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GUEST POST: Ultimate Guide to Turning Your Home into an Eco-Friendly Oasis

Every day we see our planet crying out for help: choking from smog, drowning in plastic-filled, polluted waterways, and being buried in landfill waste from a use-it-once, throw-it-away society. One of the best things we can do is adopt an eco-friendly or zero-waste lifestyle. Being eco-friendly means trying to help, and not hurt, our environment. Zero-waste means you do nothing to harm the environment and use nothing that could pollute or end up in a landfill.

While in a perfect world we would all practice a zero-waste lifestyle, let’s start with helping you find ways to turn your own home into an eco-friendly paradise of sorts. We have some room-by-room tips that will have you reducing, recycling, and reusing like a pro.

Your “be kind to the planet” journey begins with an understanding that we all leave a carbon footprint, which is the total greenhouse gas emissions produced by a person or in this case, a building. One of the biggest factors of a home’s carbon footprint is how much electric energy it uses. This can be from appliances like refrigerators, televisions, washing machines, and air conditioners.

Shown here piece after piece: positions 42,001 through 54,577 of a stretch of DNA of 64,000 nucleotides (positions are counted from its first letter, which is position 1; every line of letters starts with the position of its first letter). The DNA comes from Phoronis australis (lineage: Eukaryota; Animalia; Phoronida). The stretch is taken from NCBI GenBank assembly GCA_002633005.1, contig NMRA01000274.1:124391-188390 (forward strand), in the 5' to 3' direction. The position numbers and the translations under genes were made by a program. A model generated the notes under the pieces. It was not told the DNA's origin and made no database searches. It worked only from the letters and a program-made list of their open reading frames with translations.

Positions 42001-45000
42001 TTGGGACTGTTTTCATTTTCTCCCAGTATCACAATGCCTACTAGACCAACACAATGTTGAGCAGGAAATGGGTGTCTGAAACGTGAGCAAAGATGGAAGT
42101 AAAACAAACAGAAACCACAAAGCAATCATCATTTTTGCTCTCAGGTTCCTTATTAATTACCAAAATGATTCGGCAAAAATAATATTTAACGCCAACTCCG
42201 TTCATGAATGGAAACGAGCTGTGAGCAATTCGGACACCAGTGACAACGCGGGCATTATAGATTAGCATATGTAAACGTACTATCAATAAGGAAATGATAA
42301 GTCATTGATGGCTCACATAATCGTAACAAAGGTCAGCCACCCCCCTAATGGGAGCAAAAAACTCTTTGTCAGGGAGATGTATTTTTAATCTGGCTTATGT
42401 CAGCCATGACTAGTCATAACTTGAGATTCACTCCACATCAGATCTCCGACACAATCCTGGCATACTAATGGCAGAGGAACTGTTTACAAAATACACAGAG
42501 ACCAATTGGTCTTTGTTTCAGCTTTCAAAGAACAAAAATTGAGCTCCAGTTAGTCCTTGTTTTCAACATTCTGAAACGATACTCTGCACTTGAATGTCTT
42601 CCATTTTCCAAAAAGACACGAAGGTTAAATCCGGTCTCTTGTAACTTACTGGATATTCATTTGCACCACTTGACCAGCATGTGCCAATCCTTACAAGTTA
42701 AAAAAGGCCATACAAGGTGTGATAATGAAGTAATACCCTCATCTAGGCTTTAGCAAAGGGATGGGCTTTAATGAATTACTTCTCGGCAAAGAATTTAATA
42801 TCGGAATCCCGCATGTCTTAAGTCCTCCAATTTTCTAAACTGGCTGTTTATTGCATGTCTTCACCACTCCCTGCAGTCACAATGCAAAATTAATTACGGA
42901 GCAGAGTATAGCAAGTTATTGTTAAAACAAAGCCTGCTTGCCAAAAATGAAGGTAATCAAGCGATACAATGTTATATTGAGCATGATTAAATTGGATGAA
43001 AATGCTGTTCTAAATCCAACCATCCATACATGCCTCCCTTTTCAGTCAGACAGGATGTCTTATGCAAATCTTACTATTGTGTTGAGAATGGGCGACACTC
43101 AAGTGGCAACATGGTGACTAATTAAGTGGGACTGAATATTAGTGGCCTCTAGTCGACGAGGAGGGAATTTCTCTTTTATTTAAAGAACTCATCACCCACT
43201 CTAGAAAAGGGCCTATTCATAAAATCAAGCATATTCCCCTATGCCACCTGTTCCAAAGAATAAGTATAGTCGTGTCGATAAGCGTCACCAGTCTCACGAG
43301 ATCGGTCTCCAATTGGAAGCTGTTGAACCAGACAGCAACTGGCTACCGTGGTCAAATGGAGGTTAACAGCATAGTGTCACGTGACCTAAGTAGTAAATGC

Reducing your home’s electricity use is a big step in reducing that carbon footprint. So, let’s look at some rooms where you can make earth-friendly changes. In the process, you may even save something green for yourself: money.


Let’s start with one of the busiest rooms of the house, a spot that offers lots of eco-friendly options. Your greener lifestyle can start even before you bring food into your kitchen: the choices you make while shopping.

Food packaging is a major space-filler in landfills. Packaging is designed to be appealing, but it’s wasteful and a big part of this nation’s excess trash problem. Buy eco-friendly, non-plastic packaging, or pick fresh produce without packaging at stores, vegetable stands, or organic groceries. Instead of placing produce and other groceries in plastic bags, bring your own reusable bags.

Recycle all of the packaging you can. Make a goal of putting as little at curbside as possible. If you go zero-waste, this means absolutely nothing would be waiting for the garbage truck.